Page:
Fairway Market (FWM) received research coverage today from the investment banks who brought the deal out to investors a little over a month ago. Since pricing above the $10-12 range at $13 the shares have traded between $17 and $19. Most of the banks have "buy" recommendations but a few-- notably BofA Merrill Lynch-- cites the surge in price as a reason to launch coverage with a "hold" rating.
Our note below goes through more details and notes a few yellow flags regarding the story. From a valuation standpoint, the stock would seem to have limited near-term upside and we'd certainly be sellers above $20.
For a grocery store, Fairway created a surprising amount of enthusiasm for their IPO and that can be seen in the pricing and subsequent trading action. Fairway is a NY area-based store chain that feels like Trader Joe's meets Whole Foods. It's a solid positioning with substantial if measured growth prospects. Most would agree that Fairway presents a favorable experience much like Whole Foods (but cheaper) and Trader Joe's (with more selection.)
Fairway did $646M in annual sales for the period ended December 2012 out of a dozen locations. The company estimates they have opportunity to develop another 40 stores in the NY Metro region and nearly 100 total store locations if they consider the Boston to Washington DC corridor. In the very long term there is a national opportunity that could create a multi-hundred store chain. Coming from the current base of 12 locations, this national aspiration probably seems a little distant. It's reasonable to expect that Fairway can grow to 5x their current size based on their existing formula over the next ten years.
The formula at Fairway is kind of a "specialty markets within one market" approach. As an approach, this is probably a few hundred years old given that many old marketplaces work the same way today. In the case of Fairway, these include specialties like Cheese, Butcher, Produce and specialty organic foods.
Going forward, Fairway will expand mostly by adding new stores. Two are planned in FY2014, three for FY2015 with a target of three to four each year thereafter. There are some natural margin improvements that come from greater scale, which ultimately generate positive operating margins.
Probably the biggest risk facing the company is that other market players, including the major chains, will become more competitive and rivalrous with Fairway. This probably won't impact their existing business but it might make it harder to grow the store base with the same high returns they have enjoyed in the past.
For the complete company presentation refer to the archived FWM IPO slide deck PDF.
Some Strange Things
We don't expect too many surprises looking at a grocer, but in the roadshow presentation, one number stuck out as being very odd. Under "Use of Proceeds" a full $30M of the offering amount was set aside for "fees & expenses." That's at least double the normal amount for a transaction like this one.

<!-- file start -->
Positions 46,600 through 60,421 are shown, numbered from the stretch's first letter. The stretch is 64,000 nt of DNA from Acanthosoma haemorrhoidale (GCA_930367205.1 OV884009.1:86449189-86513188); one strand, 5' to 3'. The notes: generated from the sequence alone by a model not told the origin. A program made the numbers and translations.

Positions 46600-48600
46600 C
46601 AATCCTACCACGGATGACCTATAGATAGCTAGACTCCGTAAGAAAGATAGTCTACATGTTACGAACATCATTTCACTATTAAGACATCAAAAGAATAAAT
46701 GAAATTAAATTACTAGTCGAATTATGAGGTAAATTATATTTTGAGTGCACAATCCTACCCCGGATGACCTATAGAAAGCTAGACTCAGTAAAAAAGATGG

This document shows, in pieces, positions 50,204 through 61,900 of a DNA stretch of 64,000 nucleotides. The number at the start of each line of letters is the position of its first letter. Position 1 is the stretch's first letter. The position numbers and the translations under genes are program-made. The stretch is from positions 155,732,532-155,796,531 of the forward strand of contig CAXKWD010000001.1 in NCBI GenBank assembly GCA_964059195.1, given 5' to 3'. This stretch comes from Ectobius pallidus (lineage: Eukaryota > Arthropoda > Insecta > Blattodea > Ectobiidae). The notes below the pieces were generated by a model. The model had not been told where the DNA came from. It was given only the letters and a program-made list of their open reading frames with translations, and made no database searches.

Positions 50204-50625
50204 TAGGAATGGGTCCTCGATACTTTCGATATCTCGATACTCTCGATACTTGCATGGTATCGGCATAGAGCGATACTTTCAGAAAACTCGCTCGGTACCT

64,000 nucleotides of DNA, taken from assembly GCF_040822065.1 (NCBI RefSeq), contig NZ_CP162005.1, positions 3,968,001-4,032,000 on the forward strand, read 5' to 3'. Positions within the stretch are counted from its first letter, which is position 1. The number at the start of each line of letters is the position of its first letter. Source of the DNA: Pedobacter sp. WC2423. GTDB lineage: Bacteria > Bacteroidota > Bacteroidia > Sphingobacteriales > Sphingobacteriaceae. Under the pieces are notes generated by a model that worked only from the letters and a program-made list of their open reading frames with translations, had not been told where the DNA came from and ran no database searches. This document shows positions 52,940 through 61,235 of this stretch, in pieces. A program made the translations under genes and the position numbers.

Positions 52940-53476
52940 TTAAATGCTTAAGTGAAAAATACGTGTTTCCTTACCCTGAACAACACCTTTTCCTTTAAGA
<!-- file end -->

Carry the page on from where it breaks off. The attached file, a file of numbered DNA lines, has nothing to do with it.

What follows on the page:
Referring to the S-1 for more detail, we see that among other things the executive team has specific "IPO bonuses" payable in cash for a successful offering. Overall, the management team will receive over $7M in cash just for the IPO being priced!
There are a few other items to consider. For example, Mr. Glickberg has economic interests in things related to how the company has done and continues to do business. These include loans, lease agreements, and a power generation facility serving their Red Hook store. Mr. Glickberg's son and sister both occupy senior management positions in the company.
The majority equity owner, Sterling Advisors, has been regularly taking substantial cash fees out of the company which seem excessive. According to the S-1, Fairway has paid out just over $20M to Sterling in the past few years. If we are reading it properly, Sterling Advisors will be paid an additional $9.2M fee on the completion of the IPO.
Although there is nothing illegal in the way the firm is conducting their business, outside investors should take this and other matters described in the S-1 under advisement.
The only real question regarding FWM is what price to put on it. There are some fairly good public comparable companies like Natural Grocers (NGVC) and The Fresh Market (TFM). We filled out a comparable list with other names including Whole Foods Market (WFM) and some conventional supermarkets as well. It should be noted that even "regular" supermarkets have taken some pages from the Whole Foods and Fairway playbook and implemented improvements in their customer offerings.
This isn't a high margin business. On average, gross margins are 32% and operating margins between 2% and 6%. Conventional markets trade at about 0.5x sales while the "growth" markets are valued at 1.2x to 1.5x sales.
At the current price, FWM is trading at the high end of the range at 1.5x sales. As long as management executes, this multiple should hold as the company grows and offer long-term investors price appreciation from this level.
I'd consider selling above $20 if the shares reach that level. At this price they are discounting a doubling of revenue and industry-leading 5% operating margins using a 20x multiple on earnings.